That appears to have been the case with a Spanish nurse who on Monday became the first person known to have contracted the disease outside of West Africa during the current epidemic. Spanish health officials said that the nurse, who had cared for an Ebola patient who contracted the virus in Sierra Leone, exhibited only a fever when she was first treated.

Such a case in the U.S. could have serious consequences.

For example, an “Ebola Screening Questionnaire” prepared for Clark County, Nevada, emergency medical services staff, including Las Vegas, specified that, if a patient does not have both a "fever of greater than 101.5 F (38.6 C) and at least one additional symptom, EMS workers do not have to ask “secondary questions” and can “transport as normal.” Only if they have a fever and additional symptoms, it says, do EMS workers need to "proceed to secondary questions," including asking if the patient recently lived in or traveled to "a country where an Ebola outbreak is occurring" or if the patient had "contact with blood or body fluids of a patient known to have or suspected to have Ebola.”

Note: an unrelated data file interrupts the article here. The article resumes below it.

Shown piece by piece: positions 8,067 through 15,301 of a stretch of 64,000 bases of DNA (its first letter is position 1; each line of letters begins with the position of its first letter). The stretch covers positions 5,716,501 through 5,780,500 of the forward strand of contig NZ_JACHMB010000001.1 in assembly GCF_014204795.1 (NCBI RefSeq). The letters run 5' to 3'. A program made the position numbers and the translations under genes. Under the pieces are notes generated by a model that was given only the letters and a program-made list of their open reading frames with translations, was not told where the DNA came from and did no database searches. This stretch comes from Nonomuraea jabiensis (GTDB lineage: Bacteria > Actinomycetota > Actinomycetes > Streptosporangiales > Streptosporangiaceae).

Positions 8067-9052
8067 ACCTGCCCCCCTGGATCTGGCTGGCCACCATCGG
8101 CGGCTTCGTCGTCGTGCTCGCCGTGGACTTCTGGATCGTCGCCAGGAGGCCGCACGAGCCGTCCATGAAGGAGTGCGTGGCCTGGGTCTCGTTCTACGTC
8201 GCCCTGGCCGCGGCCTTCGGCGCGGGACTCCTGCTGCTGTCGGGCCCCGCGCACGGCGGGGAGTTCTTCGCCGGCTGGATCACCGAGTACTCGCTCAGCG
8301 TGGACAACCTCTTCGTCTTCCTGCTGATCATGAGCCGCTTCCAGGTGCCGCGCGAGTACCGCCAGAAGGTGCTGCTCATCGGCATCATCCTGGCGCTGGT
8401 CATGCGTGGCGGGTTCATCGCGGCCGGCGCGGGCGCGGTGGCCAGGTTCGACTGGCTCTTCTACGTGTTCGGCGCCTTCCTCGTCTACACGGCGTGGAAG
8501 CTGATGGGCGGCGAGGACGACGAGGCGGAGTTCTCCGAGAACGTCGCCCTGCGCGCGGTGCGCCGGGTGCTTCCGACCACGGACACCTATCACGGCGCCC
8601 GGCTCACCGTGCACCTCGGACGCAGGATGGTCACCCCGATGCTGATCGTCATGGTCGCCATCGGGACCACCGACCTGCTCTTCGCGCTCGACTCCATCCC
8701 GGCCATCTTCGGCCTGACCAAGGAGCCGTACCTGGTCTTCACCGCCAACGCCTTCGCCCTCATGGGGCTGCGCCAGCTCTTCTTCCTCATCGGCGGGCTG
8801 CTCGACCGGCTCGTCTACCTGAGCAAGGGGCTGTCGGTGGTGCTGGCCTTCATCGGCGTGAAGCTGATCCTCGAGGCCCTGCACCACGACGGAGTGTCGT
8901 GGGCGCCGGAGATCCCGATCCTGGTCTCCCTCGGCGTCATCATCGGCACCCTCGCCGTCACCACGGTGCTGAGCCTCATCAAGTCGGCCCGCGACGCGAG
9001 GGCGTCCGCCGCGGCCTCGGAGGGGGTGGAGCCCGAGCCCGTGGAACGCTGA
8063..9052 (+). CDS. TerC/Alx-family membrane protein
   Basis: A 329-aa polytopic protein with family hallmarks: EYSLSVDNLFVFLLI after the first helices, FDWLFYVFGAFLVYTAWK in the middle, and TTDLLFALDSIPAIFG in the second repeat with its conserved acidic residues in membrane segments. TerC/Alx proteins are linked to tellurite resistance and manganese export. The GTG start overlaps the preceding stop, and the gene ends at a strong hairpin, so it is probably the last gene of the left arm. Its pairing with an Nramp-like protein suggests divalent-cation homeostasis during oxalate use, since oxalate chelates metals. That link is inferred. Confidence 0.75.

Contacted about the draft by NBC News, a Southern Nevada Health District spokesperson Stephanie Bethel wrote NBC News in an email that that document “is an obsolete draft. The protocol has been revised and distributed to area personnel.”

Bethel noted that Southern Nevada’ Health District’s recently published screening algorithm intended for health workers including emergency medical services personnel, is based on the CDC’s guidance, and directs that “patients are to be asked about travel histories if they have any of the following symptoms: fever or chills, headache, joint or muscle aches, weakness or fatigue, stomach pain, diarrhea or vomiting, or abnormal bleeding.”

The Dallas County Health and Human Services Department -– where the first confirmed case of Ebola on U.S. soil was reported – also closely reflects the CDC’s guidance. It requires isolation, Ebola testing, and reporting to local health authorities whether either fever or additional symptoms are present in a traveler from “an area where (Ebola) transmission is active” –- as long as Ebola is “suspected.”